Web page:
Researchers used numerous other tools to measure the effect of the drug on quality of life and physical impairment, he noted, and all pointed to benefits for the drug.

"We have no negative secondary or primary endpoint; every point we looked at was positive in this trial," said Reuter.

The drug performed equally well for those with 8 to 14 migraine days a month as for those with 4 to 8 days a month, said Reuter.

He and his colleagues have not yet analyzed whether those with fewer past drug failures did better.

Erenumab was safe and well tolerated, he said. "The beauty of this class of drugs is that the side effect profile is very comparable to placebo," said Reuter.

The most common adverse events were injection site pain (6% of patients) and upper respiratory tract infection (7% across the trial), although Reuter noted that more patients in the placebo group than the treatment group developed this infection.

"We see no clear difference between the drug and placebo in terms of side effects; the tolerability is very good," said Reuter. No patient discontinued erenumab because of adverse events.

Still, Reuter pointed out, while this new monoclonal drug has many advantages, it's not inexpensive, adding that he has no idea how much it will cost once it's on the market. But when it does become available, it should be used only in select patients, he said.

"From a doctor's point of view, you should use this drug only once first-line, cheaper drugs have failed."

To look at longer-term use for chronic migraine in refractory patients, the study has an open-label 3-year extension phase, the data for which will be available in the coming months, said Reuter.

While erenumab is the only monoclonal antibody that targets the receptor for CGRP, others in development "target the ligand, or the peptide itself," said Reuter.

Erenumab is not yet available commercially, but Reuter anticipates the US Food and Drug Administration may approve it by the end of the year. Drug companies Amgen and Novartis will be commercializing the drug in the various markets.

Reassuring Results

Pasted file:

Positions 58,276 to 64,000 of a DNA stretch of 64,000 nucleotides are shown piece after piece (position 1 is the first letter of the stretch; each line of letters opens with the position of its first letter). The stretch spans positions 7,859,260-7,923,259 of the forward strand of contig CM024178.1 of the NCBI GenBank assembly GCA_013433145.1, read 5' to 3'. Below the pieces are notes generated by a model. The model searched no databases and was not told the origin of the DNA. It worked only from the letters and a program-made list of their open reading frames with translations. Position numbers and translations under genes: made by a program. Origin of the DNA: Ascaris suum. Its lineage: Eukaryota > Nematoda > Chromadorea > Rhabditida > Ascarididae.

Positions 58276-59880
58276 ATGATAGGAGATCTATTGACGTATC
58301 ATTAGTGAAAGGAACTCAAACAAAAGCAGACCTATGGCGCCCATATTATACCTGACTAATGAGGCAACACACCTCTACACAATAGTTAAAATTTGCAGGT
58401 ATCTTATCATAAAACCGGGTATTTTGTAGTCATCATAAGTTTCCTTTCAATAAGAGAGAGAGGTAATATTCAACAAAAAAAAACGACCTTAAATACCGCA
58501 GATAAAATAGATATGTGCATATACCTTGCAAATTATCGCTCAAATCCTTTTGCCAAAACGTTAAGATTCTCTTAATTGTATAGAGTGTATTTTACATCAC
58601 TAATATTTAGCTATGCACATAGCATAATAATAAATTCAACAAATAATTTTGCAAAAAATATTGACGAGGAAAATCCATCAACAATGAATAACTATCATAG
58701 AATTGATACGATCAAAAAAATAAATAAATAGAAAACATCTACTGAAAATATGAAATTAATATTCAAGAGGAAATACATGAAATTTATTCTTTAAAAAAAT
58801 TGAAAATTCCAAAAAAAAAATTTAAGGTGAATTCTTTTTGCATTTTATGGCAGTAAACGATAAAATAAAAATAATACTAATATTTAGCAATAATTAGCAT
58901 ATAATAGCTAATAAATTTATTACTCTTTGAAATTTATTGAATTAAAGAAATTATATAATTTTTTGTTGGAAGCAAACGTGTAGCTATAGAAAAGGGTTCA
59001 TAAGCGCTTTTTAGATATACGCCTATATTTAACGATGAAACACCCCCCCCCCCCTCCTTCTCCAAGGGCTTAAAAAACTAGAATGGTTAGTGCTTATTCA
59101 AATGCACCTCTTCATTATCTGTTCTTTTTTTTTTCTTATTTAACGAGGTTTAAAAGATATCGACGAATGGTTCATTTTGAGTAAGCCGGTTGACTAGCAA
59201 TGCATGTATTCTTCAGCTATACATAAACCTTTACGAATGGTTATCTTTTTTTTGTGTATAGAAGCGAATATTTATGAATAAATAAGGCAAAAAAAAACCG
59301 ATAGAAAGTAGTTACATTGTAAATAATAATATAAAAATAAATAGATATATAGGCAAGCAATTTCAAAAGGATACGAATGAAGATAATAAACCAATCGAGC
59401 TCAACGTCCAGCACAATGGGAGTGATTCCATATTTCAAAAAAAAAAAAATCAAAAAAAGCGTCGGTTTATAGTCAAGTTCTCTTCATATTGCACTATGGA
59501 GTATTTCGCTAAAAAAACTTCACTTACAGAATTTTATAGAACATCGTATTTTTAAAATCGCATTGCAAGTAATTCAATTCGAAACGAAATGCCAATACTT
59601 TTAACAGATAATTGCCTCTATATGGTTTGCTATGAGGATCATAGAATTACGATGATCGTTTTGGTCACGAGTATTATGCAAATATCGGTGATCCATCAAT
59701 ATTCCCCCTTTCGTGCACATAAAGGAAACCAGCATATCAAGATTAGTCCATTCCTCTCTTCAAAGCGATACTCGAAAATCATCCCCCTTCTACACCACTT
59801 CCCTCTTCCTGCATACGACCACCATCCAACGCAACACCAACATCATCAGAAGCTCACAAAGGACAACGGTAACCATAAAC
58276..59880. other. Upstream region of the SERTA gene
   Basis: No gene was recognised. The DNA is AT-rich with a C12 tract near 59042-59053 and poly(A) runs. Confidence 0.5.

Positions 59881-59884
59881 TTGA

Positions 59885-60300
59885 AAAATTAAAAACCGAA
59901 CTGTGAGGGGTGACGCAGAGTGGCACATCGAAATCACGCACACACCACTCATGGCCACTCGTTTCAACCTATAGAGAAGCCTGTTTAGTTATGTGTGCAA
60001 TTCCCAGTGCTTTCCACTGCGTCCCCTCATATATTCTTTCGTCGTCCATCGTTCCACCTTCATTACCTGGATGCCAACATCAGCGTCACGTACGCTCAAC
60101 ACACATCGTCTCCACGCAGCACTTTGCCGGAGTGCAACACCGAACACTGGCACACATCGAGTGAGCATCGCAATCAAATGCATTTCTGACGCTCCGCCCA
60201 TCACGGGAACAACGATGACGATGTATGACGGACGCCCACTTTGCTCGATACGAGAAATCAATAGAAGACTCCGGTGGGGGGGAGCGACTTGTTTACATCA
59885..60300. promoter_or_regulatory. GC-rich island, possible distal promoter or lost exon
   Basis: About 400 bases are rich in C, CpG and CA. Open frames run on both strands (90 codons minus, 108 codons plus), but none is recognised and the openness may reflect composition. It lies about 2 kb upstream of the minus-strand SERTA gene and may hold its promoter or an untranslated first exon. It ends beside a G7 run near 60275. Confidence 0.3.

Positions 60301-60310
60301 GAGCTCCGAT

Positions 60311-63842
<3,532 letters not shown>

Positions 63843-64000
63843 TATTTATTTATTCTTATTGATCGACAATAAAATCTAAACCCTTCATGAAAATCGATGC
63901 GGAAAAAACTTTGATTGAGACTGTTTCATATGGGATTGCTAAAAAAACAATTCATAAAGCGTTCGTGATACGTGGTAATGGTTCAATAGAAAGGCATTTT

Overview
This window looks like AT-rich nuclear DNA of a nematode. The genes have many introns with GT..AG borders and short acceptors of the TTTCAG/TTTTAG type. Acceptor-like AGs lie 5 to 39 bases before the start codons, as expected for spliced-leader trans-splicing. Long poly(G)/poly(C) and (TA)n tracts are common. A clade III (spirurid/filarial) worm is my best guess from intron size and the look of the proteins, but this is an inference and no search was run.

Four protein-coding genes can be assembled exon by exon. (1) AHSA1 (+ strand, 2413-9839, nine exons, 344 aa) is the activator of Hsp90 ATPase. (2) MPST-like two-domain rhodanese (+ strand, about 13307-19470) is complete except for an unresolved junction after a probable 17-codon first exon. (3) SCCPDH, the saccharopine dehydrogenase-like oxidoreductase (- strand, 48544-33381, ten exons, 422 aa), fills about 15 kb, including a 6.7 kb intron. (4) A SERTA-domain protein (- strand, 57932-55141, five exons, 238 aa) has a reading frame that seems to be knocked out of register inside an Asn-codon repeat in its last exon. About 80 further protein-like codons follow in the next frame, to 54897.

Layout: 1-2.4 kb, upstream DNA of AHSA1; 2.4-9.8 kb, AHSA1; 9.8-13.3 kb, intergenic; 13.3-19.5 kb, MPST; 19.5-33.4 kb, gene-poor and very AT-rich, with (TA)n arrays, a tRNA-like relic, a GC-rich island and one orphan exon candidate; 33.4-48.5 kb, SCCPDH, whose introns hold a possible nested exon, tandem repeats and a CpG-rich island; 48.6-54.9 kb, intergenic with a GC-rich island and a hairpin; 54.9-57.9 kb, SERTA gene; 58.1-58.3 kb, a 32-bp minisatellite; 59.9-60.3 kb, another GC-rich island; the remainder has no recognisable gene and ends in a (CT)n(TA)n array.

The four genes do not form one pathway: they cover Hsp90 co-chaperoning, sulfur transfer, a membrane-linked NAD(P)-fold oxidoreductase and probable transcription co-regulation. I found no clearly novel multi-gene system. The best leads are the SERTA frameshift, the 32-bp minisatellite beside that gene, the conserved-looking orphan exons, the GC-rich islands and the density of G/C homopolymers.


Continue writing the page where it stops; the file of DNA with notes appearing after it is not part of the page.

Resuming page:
Commenting on the study, Rebecca Burch, MD, staff attending, John R. Graham Headache Center, associate neurologist, Brigham and Women's Department of Neurology, and assistant professor, Harvard Medical School, Boston, Massachusetts, pointed out that the results are similar to those of a previously published study of erenumab for treatment of episodic migraine in participants without failure of more than two treatments.

"It's reassuring to see that CGRP monoclonal antibodies are being tested in patients who have failed several other preventive treatments, and that this preliminary report suggests that efficacy may be similar. This is the population most likely to receive the treatments once they're approved."

Burch noted that clinical trials of migraine preventives are often criticized for including only treatment-naive patients. "So it's nice to see a study that addresses more refractory migraine."

She said it's "exciting" to possibly have a new approach to preventing migraine. While for many patients existing preventive treatments work well and are well tolerated, other patients experience treatment failure or bothersome side effects.

For such patients, tolerability may be improved with CGRP monoclonal antibodies, she said.

However, she noted that the average reduction in migraine days was still only 1.6 days per month compared with placebo in the study.

"It will take some time to learn how these treatments perform in clinical settings and populations and how best to use them."

The study was funded by Novartis Pharma AG. Reuter reports he has received personal compensation for consulting, serving on a scientific advisory board, speaking, or other activities with Allergan, Amgen, Autonomic Technologies, CoLucid, ElectroCore, Novartis, Pharm Allergan, Eli Lily, and TEVA and has received research support from Allergan.  Burch has disclosed no relevant financial relationships.

American Academy of Neurology (AAN) 2018 Annual Meeting. Emerging Science Abstract 009. To be presented April 24, 2018.